If you live in the North End, more specifically around 6th and Thatcher, and you don't recognize Jeff Johnston or he hasn't yet lent you a proverbial cup of sugar, you're obviously new to the neighborhood. Johnston has been living in the area for the past 14 years and lends himself to the community every chance he gets. He was recently named the most valuable player in the North End by his fellow neighbors and the Neighborhood Watch for keeping a drunk driver who hit a parked car from leaving the scene, but is more notable as a local hero for his efforts working as a special needs aide in the Boise school district and as an assisted runner with a particular student over the past few years.
Fifteen years ago, Johnston began working with youth with special needs who were in the severe and profound rooms of junior highs and high schools in the Treasure Valley. "So within the range of kids, I work with kids that have the most needs," says Johnston. "Some of them have severe cerebral palsy and so they just take a little more time. Some of them just didn't get the education early enough, so we're playing catch up with them to push them into the system."
Not exactly a light-hearted day job chosen at random on a summer's day, every volunteer and paid aide provides an invaluable service and Johnston recognizes he's one of many heroes in that sense. "I think there are other people that do more outstanding things than I do, the people who run the Jesuit society that work with battered women." he says. "Those are the heroes that do the real hero stuff, but this is a nice recognition. There are a lot of hidden heroes out there, teachers who don't get thanked, the 2,300 to 10,000 aides in this town that work with kids and do what I do."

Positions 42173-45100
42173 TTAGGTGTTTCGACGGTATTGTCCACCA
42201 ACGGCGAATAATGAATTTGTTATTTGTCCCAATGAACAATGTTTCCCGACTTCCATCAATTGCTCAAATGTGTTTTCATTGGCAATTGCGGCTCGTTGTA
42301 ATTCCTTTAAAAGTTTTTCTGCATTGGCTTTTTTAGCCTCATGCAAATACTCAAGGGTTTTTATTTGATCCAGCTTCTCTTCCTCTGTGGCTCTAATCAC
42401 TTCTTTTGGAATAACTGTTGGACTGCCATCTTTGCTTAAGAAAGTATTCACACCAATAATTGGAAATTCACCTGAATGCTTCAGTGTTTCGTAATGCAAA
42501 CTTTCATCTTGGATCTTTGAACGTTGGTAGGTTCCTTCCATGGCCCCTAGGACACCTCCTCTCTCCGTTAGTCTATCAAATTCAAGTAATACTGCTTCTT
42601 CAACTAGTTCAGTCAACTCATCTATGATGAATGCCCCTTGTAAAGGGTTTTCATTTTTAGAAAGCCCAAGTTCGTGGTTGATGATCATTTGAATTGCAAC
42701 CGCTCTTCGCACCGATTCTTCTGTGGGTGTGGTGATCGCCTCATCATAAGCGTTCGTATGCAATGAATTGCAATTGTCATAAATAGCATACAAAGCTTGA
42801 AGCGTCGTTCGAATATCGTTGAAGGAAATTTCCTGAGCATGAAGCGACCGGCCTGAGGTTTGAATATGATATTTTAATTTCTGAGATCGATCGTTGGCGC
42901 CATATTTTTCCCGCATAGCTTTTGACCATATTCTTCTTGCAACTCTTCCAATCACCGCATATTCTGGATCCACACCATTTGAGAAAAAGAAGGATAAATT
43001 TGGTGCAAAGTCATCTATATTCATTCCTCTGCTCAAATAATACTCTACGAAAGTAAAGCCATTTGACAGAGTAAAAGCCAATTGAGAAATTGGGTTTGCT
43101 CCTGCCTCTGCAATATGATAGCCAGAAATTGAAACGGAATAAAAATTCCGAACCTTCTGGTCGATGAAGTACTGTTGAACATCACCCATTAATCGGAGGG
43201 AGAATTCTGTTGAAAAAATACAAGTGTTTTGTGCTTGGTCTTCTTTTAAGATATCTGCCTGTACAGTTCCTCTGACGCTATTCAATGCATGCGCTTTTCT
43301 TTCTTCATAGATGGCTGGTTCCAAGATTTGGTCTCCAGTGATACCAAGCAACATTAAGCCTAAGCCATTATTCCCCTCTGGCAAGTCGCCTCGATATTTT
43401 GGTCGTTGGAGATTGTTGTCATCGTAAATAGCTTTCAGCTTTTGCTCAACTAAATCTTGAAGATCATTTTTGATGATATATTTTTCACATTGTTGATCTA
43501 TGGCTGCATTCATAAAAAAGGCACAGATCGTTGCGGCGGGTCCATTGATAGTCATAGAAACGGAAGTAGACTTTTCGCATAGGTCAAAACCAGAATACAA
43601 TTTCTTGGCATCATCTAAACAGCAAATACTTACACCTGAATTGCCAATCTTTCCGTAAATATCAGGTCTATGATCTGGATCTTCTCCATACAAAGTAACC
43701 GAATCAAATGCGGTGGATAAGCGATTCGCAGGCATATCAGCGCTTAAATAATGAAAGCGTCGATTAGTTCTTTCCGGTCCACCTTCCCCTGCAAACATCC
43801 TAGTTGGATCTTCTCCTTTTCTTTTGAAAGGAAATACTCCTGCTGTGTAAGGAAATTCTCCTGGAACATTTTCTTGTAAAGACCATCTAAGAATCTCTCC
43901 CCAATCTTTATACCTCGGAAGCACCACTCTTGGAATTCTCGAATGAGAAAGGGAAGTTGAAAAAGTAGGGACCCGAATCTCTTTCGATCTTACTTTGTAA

What sets Johnston apart, is his volunteer time as an assisted runner of a student, Lauren, who wanted to run on the cross country team and was from the special needs room he was working in at the time at River Glen Junior High. "I started running with [Lauren] when she was in the eighth grade, and now she's a senior," Johnston says. "I ran in the meets with her and that year the girls took city, and Lauren was on the team and made the fourth person coming across the finish line so our girls could win city," When Lauren continued onto high school, her new coaches asked Johnston to run with her again and they train almost year-round, running an impressive six hours a week.
"When I got the job," Johnston says, reflecting on his work with special needs youth in general, "I wasn't expecting to keep it, but I really enjoy what I do and my instincts seem to be right." Though he's witnessed others burn out, Johnston still enjoys the challenge of remaining patient above all things. "Working with other human beings, other people who put limitations on what a kid can do, who sort of stop a kid from progressing [is challenging]," he says. "The runner I run with, she has a fear of the start line gun. It's a gun thing and she has a terrible fear when she sees the gun, as soon as the gun comes out she starts to shake. And now everybody knows about it and so we hide the gun, we position ourselves on one end of the gun. And to me, for her to go up there every race and know the gun's going to be there and confront her fear like that, to me that's a lot harder than going out there and running with her."
Regarding the drunk driver, Johnston recognizes that the details may have spread into a tall tale of a chase, capture and citizen's arrest, when in reality the man was very cooperative. Johnston's efforts did, however, stop the man from driving away when he heard the crash outside his home and rushed to the scene.
"The whole idea of the neighborhood watch thing, when you first move to the neighborhood, there's initiation and we talk around and have fun," Johnston says mischievously. "And if we don't get to know you, we start rumors about you," he continues laughing. "And that's even better you know, because nobody heard the right story anyway so you have to make it better."
Though now the torch will pass to the next neighbor who does a good deed, Johnston is a tough act to follow. He's the affable Kramer character next door who would give you the shirt off his back kind of guy-a local hero in every sense of the word.